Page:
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George Ethelbert Wolstenholme

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George Ethelbert Wolstenholme (c1874 -1940)

1940 Obituary [1]

GEORGE ETHELBERT WOLSTENHOLME, whose death occurred in his sixty-sixth year on 3rd July 1940, was especially concerned with the development of stainless steel. He served his apprenticeship with Messrs. Hawksley Wild and Company, of Sheffield, from 1890 to 1896, and on several occasions during the latter part of that time he took charge of contracts, including the installation of a steam plant at the Wardsend steelworks. After accepting the appointment of chief engineer to Messrs. John Holding and Company, engineers and forgemen, he was, in 1897, appointed by Messrs. W. Parkin and Company, Ltd., Crown Steel Works, as their representative for Lancashire and Yorkshire.

In 1906, he became representative for the North Midlands for Messrs. Thomas Firth and Sons. Commencing in 1914, he made a special study of the properties of stainless steel, carrying out many experiments; in 1917, after closely studying its manufacture, he went to the United States to demonstrate its possibilities. He also superintended the production, forging, and rolling of the material at the works of the Washington Steel and Ordnance Company, and other firms.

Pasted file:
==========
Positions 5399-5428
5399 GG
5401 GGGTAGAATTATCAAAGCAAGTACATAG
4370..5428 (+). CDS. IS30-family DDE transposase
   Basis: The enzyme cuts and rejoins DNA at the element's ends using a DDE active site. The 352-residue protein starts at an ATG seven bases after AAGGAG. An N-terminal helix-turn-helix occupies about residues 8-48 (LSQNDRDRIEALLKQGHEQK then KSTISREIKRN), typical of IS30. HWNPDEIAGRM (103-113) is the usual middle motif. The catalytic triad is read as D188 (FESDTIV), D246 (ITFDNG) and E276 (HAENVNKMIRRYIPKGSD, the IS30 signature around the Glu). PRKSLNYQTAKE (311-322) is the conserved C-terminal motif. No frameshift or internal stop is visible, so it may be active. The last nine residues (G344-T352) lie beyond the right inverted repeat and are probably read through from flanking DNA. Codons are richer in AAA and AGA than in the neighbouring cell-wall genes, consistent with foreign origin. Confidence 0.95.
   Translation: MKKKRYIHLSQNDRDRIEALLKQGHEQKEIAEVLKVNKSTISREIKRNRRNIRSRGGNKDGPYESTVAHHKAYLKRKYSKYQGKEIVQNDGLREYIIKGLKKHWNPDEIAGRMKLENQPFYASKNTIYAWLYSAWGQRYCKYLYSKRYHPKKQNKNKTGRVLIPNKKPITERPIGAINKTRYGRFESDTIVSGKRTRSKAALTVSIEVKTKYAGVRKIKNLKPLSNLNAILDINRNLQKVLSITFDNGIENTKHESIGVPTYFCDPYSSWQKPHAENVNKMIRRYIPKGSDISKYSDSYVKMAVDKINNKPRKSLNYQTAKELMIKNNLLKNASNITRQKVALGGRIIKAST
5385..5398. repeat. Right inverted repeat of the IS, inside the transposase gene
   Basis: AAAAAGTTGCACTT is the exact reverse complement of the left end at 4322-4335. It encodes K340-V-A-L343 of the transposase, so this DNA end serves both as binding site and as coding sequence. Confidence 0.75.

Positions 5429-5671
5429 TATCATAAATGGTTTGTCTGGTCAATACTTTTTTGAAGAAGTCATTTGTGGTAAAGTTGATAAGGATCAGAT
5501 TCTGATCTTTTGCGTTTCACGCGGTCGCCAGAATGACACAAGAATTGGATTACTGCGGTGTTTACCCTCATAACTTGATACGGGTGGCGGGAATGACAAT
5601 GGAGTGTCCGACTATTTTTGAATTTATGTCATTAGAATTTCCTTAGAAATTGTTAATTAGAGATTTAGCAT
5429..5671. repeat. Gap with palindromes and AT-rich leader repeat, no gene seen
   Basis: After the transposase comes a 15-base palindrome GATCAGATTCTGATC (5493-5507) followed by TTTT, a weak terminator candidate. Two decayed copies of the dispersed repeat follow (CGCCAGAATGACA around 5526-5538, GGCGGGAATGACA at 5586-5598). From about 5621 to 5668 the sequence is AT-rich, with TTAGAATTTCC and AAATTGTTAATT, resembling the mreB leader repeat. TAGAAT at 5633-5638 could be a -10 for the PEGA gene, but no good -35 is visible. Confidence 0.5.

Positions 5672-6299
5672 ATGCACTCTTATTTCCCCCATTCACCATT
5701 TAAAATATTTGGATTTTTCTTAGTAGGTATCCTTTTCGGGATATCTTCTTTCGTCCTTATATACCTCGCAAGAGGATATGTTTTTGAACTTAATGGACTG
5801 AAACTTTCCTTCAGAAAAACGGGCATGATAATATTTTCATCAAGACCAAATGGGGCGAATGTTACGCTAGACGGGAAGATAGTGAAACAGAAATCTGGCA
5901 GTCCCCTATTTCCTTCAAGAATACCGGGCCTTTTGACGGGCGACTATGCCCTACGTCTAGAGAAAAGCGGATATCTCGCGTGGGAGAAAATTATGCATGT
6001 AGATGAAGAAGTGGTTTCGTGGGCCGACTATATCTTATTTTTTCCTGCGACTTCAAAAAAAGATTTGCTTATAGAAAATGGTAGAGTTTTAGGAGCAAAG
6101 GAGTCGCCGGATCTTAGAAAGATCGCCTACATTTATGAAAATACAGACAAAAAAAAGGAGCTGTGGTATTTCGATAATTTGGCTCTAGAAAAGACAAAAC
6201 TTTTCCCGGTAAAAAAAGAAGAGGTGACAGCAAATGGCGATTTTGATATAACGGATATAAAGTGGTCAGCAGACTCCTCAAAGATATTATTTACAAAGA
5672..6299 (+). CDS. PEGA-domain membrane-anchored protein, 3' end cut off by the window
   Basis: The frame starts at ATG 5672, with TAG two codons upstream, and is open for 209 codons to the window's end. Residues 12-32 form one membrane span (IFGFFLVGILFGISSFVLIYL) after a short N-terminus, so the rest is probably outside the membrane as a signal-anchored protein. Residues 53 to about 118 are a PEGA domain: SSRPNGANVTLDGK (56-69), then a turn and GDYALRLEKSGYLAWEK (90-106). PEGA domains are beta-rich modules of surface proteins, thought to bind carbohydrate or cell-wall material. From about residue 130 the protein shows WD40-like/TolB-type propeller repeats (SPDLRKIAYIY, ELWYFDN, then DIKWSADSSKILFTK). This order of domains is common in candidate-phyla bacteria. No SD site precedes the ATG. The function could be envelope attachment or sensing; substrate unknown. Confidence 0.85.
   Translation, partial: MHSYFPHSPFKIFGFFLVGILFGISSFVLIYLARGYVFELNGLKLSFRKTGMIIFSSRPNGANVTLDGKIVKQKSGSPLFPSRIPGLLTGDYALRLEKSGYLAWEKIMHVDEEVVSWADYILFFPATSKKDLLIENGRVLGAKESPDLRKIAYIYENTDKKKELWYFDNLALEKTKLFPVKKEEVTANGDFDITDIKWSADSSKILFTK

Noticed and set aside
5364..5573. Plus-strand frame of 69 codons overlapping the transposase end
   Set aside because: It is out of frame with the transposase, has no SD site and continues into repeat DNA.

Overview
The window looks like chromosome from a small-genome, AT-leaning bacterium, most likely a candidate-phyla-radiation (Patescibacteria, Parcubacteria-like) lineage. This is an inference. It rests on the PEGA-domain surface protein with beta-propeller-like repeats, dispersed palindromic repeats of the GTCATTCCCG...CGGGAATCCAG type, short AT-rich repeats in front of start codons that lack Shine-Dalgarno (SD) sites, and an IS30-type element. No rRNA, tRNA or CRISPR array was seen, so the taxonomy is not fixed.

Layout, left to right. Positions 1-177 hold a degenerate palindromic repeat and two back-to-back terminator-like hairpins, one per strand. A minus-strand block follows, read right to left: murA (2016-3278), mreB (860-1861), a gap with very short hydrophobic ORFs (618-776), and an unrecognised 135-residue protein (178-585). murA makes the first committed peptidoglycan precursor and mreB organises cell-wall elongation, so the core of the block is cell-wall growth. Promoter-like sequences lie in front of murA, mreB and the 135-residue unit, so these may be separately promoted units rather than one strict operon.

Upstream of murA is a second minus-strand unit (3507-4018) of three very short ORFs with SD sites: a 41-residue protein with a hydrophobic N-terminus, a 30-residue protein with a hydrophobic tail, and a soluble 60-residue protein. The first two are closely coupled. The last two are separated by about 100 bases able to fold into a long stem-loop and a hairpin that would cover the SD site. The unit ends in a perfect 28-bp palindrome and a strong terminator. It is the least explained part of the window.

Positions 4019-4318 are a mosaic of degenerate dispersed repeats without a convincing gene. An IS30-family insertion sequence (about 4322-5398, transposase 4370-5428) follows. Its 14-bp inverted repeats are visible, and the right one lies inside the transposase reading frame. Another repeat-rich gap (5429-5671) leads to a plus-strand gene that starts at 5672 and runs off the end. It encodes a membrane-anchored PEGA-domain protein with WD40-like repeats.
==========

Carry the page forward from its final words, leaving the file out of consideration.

On his return to England he became a director of the Firth-Brearley Stainless Steel Syndicate, Ltd., and manager of the stainless steel department of Messrs. T. Firth and Sons, Ltd. After the amalgamation of Messrs. Thomas Firth and John Brown, Ltd., he became a local director.

Mr. Wolstenholme was an active supporter of the Institution of which he was elected a Member in 1922. He served continuously on the Committee of the Yorkshire Branch from 1932 to 1934. During 1934 and 1935 he was chairman, and in that capacity a Member of Council of the Institution. He also delivered two addresses as chairman of the Yorkshire Branch, "Survey of Engineering and Metallurgical Progress", and "Choice of Steels for Particular Purposes".

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